CANBERRA, Australia (AP) — A woman wanted in Chile on kidnapping charges dating back to Chile’s 1973-1990 military dictatorship appeared in a Sydney court on Wednesday for an extradition hearing. Chile’s Supreme Court requested the…
CANBERRA, Australia (AP) — A woman wanted in Chile on kidnapping charges dating back to Chile’s 1973-1990 military dictatorship appeared in a Sydney court on Wednesday for an extradition hearing.
Chile’s Supreme Court requested the extradition of Adriana Rivas in 2014. The 66-year-old was wanted for her alleged role in the 1976 killing of a Communist Party leader who was held in a secret prison before he was suffocated and thrown into the ocean.
Australian Attorney-General Christian Porter, who has responsibility for extraditions, said Rivas was arrested in Sydney on Tuesday at the request of Chile.
“This individual is wanted to face prosecution in the Republic of Chile for aggravated kidnapping offences,” Chester said in a statement.
The extradition is requested on charges that she kidnapped seven people in 1976 and 1977, including the Communist Party leader. The alleged victims have never been found.
Rivas did not apply for bail when she appeared in the Sydney Central Local Court on Wednesday in a video link from an inner-Sydney police cell.
She was granted an adjournment until March 1 to get legal advice.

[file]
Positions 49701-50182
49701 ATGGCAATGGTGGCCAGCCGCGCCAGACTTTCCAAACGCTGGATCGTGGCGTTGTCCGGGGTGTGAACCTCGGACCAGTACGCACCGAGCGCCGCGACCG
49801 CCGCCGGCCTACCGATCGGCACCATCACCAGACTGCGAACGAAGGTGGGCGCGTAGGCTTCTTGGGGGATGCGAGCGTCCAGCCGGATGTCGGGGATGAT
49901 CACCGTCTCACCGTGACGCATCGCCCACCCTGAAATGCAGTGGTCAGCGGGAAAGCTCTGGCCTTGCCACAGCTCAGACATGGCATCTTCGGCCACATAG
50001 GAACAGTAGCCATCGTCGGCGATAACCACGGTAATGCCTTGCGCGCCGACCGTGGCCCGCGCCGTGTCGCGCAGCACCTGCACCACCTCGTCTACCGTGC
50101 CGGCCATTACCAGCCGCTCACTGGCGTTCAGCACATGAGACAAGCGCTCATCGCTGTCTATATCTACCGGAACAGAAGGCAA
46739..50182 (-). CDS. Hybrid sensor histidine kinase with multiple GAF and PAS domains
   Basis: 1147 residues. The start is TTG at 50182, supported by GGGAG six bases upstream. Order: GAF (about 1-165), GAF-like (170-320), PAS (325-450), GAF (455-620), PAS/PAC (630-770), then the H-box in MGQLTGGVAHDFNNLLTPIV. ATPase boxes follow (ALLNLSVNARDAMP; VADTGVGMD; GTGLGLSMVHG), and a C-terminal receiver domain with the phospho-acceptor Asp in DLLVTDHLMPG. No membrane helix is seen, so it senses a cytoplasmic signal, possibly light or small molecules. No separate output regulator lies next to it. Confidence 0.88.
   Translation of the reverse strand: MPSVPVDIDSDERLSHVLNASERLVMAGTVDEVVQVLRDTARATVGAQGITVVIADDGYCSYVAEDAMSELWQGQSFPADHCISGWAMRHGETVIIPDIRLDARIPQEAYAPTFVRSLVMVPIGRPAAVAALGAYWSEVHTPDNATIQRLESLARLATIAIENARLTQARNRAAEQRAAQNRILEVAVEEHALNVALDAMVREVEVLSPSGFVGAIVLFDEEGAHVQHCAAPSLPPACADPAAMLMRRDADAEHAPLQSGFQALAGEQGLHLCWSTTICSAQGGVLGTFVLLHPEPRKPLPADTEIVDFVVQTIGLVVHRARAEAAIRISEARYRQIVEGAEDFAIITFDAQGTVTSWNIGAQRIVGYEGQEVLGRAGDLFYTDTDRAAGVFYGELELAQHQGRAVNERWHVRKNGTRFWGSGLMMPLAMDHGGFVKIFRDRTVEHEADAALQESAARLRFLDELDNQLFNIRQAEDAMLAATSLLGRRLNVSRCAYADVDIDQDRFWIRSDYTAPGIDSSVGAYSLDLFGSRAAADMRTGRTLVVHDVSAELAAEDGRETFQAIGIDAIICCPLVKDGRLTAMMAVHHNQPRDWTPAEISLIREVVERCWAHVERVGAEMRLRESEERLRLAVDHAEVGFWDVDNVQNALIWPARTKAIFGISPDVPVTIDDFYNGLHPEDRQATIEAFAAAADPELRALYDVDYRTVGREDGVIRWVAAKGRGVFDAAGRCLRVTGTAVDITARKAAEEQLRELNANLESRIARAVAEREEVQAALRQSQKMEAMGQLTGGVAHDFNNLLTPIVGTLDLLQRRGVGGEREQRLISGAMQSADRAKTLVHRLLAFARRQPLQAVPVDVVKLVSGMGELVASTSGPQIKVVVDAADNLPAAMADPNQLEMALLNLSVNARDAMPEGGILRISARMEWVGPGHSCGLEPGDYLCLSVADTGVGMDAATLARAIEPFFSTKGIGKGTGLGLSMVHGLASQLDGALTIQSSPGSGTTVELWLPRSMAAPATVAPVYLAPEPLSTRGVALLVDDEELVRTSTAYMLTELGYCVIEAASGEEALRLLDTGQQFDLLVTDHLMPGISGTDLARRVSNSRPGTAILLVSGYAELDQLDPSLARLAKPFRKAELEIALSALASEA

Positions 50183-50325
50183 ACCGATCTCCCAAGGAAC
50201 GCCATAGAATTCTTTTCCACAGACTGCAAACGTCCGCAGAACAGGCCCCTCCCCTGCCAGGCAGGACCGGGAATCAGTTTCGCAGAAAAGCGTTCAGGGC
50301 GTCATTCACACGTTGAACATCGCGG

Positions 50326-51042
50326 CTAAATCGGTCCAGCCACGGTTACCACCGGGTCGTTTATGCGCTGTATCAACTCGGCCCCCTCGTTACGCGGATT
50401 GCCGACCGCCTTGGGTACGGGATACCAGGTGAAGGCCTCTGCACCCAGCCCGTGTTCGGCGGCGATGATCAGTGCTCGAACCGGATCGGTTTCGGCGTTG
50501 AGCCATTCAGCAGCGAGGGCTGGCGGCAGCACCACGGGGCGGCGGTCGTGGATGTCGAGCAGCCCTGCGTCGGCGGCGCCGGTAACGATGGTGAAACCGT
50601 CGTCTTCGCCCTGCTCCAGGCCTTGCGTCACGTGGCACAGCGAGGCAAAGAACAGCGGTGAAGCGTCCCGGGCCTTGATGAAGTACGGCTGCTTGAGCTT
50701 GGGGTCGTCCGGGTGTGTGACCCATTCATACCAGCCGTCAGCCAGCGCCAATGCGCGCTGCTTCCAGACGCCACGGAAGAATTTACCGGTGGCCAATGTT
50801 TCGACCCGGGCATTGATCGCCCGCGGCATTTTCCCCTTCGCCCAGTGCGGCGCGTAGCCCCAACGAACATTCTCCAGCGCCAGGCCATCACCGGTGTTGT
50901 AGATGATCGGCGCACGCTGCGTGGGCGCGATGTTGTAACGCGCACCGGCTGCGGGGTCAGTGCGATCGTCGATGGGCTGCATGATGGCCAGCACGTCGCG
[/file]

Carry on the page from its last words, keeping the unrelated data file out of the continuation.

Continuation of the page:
Rivas was an assistant to Manuel Contreras, the head of the DINA secret police during Gen. Augusto Pinochet’s dictatorship.
She moved to Australia in 1978 but was detained during a visit to Chile in 2006. Rivas was released after some months on probation and fled to Australia in 2009.
Rivas has been working as a part-time nanny and a cleaner in Sydney’s wealthy eastern suburbs, Australian Broadcasting Corp. reported.
Chilean-born lawyer Adriana Navarro said the extradition process had been complex and had been interrupted by a change in Chilean governments. Australia and Chile have had a bilateral extradition treaty since 1993.
“There’s been a number of technical obstacles along the way because the Chilean system of law is completely different to the Australian system,” Navarro said. “That’s why it’s taken five years.”
Navarro said the Chilean diaspora in Australia was ecstatic about Rivas’ arrest.
“There’s about 45,000 Chileans here and the majority of us, including myself, came to Australia fleeing the Pinochet dictatorship,” Navarro said.
“It should not be accepted that people who commit these heinous crimes are free,” Navarro added.
In 2014, Rivas told Australia’s Special Broadcasting Service that she was innocent of the charges, but defended the use of torture in Chile at the time as necessary.
“They had to break the people — it has happened all over the world, not only in Chile,” she said in Spanish.